The Science Journal of the American Association for Respiratory Care

2011 OPEN FORUM Abstracts


Christina Long, Joseph Orr, Lara M. Brewer; Anesthesiology, Bioengineering Laboratory, University of Utah, Salt Lake City, UT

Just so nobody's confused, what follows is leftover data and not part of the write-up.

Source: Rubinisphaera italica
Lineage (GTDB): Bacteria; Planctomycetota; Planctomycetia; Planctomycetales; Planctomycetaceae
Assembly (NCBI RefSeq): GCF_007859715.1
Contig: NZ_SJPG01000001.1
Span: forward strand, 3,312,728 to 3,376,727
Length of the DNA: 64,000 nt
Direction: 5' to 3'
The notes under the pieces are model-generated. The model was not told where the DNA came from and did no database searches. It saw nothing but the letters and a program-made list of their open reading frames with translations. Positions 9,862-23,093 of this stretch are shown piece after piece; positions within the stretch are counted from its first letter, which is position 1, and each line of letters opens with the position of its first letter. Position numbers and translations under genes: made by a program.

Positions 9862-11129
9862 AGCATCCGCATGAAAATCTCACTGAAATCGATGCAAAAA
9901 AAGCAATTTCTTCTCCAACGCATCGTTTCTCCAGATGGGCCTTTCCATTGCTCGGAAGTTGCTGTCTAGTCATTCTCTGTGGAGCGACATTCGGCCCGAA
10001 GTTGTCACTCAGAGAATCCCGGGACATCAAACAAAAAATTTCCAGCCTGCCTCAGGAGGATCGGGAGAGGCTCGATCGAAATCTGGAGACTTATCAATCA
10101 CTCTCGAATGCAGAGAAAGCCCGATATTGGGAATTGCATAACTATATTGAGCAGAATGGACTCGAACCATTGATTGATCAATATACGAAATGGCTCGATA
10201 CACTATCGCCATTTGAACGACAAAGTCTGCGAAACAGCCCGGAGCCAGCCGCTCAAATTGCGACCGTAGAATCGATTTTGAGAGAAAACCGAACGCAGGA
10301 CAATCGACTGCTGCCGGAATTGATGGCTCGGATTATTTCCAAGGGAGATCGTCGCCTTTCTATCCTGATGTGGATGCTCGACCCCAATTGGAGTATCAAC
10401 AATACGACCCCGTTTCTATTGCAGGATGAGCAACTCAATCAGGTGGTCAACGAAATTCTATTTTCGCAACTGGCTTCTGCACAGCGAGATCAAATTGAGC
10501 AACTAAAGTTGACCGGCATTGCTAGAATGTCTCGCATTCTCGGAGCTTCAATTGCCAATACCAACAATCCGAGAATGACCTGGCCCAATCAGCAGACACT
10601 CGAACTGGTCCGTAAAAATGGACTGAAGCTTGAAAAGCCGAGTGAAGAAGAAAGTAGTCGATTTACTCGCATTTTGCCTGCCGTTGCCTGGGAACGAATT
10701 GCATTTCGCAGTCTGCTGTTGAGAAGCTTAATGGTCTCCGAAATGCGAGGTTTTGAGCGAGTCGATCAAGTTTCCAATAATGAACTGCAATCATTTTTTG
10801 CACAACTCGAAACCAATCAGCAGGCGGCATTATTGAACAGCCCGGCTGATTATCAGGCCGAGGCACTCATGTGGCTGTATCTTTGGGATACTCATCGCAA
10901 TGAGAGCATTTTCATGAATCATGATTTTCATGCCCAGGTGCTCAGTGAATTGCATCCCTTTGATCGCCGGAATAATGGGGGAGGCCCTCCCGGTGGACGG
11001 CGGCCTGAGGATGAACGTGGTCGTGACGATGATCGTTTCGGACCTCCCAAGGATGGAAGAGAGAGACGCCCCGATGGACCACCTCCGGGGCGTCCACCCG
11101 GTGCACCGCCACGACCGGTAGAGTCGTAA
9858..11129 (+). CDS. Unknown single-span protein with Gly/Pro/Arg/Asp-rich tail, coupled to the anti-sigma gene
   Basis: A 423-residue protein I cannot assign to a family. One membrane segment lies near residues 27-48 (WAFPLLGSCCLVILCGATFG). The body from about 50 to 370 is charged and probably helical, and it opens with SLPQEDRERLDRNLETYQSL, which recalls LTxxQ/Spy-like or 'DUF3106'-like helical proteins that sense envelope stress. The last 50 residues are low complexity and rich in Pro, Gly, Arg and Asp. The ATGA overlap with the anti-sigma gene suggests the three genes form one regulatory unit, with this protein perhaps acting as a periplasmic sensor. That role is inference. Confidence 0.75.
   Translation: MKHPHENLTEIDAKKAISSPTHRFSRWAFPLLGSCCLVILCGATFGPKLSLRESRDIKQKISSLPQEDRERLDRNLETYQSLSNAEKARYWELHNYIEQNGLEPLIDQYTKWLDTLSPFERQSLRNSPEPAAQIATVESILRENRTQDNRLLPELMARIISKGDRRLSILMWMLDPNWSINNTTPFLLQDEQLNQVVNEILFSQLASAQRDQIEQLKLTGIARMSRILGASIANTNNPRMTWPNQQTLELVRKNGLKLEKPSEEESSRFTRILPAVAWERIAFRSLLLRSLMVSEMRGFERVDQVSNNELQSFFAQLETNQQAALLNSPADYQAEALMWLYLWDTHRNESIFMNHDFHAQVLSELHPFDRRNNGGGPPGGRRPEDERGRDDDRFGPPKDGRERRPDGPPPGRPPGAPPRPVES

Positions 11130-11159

Introduction: Capnometers are currently tested for minimum performance standards using tanks containing fixed concentrations of CO2 flowing at constant rates. These testing protocols do not test for a capnometers's ability to accurately calculate clinical parameters such as respiratory rate and end-tidal CO2. Ideal standards should test capnometers with changing flow rates and frequencies of respiration, as well as with capnograms that have complex shapes and trends. This paper presents a capnometry simulator that has the ability to overcome the limitations of current testing protocols by reproducing clinically recognized time-based capnograms. Methods: Our simulator consists of: 1) 100% CO2 and O2 gas sources, 2) a simulator enclosure, 3) a reference capnometer, and 4) a computer with stored capnograms. The concept of the simulator is to continuously change the flow rate of CO2 being injected into a constant flow of O2, in order to create varying CO2 partial pressures over time that mimic capnograms. The CO2 flow rate is computer controlled through a variable orifice solenoid valve that outputs higher flow rates for higher input currents. Its response is non-linear and requires calibration before use. Once the CO2 is injected into the O2 stream, the mixed gas is diverted to the reference capnometer, which is used to calibrate the CO2 valve and measure the performance of the simulator. The reference capnometer used in this study was the NICO2 (Phillips Respironics, Wallingford, CT). Five capnograms were used to simulate different CO2 levels, respiratory rates, and waveform shapes and trends. These files include waveforms from intensive care unit (ICU), operating room (OR), new born, pediatric, and sedated adult patients. Results: The average statistics for five minute simulations were root mean squared error (RMSE) = 1.99 mmHg, normalized root mean squared error (NRMSE) = 3.77%, mean absolute error (MAE) = 1.40 mmHg, and R2 = 0.989. Conclusion: The results show that our simulator can accurately reproduce time-based capnograms from clinical settings. With further research and optimization, this device can potentially standardize and improve testing methods used for capnometry. As part of future work, additional capnometers will be tested and compared to the one used in this study.
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